Western Digital is progressing with its talks to merge with Kioxia, its long-time production partner, a new media report claims. The deal could be valued at more than $20 billion and, if cleared by antitrust regulators, would create the world's largest maker of 3D NAND with formidable manufacturing capacities and product design capabilities.
The talks between Western Digital and Kioxia have intensified in the recent weeks and the final agreement could be reached already in mid-September, reports The Wall Street Journal. The U.S.-based maker of hard drives and some of the best SSDs reportedly intends to fund the deal with stock, which will make the consortium of investors that owns Kioxia a major shareholder of the new company.
Kioxia and Western Digital jointly operate 3D NAND production facilities located at two sites in Japan. The two companies produced 33.4% of the global NAND memory output in Q1 2021 and were only 0.1% behind Samsung, according to TrendForce. If Kioxia and Western Digital merge, the combined company will be significantly larger than Micron and SK Hynix (even once the latter absorbs Intel's 3D NAND and storage business).
In fact, the merged company will be the world's largest supplier of storage devices with plenty of clients, a large portfolio of IP and patents, leading-edge 3D NAND production capacities, hard drive manufacturing, several SSD design teams, and even a group of engineers working on RISC-V CPU cores for advanced storage devices.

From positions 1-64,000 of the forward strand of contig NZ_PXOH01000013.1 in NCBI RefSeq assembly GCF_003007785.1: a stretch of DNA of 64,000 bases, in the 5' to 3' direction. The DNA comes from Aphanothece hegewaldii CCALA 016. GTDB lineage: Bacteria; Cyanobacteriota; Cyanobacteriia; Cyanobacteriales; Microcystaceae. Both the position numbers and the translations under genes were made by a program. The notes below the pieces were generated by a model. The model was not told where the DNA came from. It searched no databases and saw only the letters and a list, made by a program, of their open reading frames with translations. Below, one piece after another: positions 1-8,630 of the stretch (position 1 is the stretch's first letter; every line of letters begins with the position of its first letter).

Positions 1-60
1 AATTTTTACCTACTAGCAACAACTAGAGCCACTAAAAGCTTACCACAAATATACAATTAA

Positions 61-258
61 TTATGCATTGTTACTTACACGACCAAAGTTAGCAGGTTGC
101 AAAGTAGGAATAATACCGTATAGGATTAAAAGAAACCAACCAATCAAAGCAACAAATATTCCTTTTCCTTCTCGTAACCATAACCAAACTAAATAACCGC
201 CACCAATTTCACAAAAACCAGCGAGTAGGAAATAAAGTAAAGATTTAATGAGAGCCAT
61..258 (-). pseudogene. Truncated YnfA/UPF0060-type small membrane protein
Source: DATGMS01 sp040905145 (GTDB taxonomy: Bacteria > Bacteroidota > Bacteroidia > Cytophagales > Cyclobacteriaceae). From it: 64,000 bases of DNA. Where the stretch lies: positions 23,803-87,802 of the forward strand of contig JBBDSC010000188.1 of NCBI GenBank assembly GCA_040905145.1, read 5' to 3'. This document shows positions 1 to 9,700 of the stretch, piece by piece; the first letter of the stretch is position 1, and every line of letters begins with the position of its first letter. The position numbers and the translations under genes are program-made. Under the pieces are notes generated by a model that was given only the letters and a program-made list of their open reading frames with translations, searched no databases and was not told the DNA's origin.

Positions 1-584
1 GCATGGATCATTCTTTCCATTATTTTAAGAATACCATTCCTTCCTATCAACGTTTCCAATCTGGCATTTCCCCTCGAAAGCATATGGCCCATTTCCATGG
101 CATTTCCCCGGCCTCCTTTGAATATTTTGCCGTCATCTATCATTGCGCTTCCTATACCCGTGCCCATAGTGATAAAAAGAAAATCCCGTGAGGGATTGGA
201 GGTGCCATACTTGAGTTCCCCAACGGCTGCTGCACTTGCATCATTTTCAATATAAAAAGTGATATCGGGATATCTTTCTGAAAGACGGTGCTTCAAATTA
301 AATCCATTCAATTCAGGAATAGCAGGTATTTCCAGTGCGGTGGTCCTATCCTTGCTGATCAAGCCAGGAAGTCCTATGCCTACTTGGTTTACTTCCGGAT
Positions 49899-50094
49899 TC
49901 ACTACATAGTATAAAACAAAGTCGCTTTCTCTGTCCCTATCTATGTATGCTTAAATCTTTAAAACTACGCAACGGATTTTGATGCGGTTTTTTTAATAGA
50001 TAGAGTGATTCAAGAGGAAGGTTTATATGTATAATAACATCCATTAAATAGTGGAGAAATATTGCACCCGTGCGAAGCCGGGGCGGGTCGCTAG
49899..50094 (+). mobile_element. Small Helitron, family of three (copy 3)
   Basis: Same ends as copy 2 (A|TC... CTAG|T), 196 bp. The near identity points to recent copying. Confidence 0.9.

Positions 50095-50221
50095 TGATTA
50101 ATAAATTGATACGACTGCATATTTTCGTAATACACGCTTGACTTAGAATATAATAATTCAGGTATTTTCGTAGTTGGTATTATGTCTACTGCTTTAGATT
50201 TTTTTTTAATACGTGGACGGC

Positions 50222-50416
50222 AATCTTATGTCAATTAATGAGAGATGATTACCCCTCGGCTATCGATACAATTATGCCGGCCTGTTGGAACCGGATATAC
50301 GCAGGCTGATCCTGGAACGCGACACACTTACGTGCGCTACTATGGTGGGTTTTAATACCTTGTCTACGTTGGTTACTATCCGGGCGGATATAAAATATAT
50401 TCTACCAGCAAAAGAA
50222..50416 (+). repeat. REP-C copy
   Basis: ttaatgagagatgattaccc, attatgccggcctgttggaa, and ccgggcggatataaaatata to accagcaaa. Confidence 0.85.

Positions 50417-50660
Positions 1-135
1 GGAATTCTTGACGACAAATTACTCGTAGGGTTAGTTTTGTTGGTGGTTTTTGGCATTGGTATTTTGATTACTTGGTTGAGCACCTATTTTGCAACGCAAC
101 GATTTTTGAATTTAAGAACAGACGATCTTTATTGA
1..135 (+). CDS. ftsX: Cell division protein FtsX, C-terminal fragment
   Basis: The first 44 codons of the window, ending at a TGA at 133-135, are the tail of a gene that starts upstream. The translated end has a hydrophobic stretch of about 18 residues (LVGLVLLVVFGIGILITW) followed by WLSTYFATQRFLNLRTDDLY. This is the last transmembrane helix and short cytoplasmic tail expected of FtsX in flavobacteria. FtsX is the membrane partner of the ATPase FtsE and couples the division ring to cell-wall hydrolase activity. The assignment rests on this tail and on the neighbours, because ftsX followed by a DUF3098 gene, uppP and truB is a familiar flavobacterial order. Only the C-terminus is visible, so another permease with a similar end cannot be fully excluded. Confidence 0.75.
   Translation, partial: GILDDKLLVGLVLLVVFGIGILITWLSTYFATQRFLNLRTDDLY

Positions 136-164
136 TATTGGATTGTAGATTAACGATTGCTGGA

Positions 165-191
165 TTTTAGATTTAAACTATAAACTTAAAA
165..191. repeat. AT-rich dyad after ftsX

But building a company that will control over one third of NAND flash supply and a significant chunk of the HDD market will inevitably face scrutiny from antimonopoly regulators. Japanese authorities are usually unhappy when local companies are bought by foreigners, which is one of the reasons why Western Digital did not buy Toshiba's stake in joint manufacturing operations several years ago when Toshiba had to sell off its NAND business. Regulators from China, the U.S. and U.K. will also review the deal very thoroughly as building the world's largest storage device maker will inevitably reorder the market and will affect competitive landscape.
Western Digital's intraday market capitalization after market close on Wednesday was $20.07 billion. The company has $3.37 billion in cash and yet has to pay debt of around $8.73 billion. Western Digital's stock jumped on Kioxia merger report, according to Barron's.
Back in April we already reported that both Micron and Western Digital explored ways to gain control over Kioxia in a bid to tangibly increase their 3D NAND memory production capacities. By now, Micron has lost interest in acquiring Kioxia, according to the Wall Street Journal, which made Western Digital the only maker of 3D NAND interested in Kioxia.
Neither Kioxia nor Western Digital commented on the news story. Since the deal is not official, it may fall apart.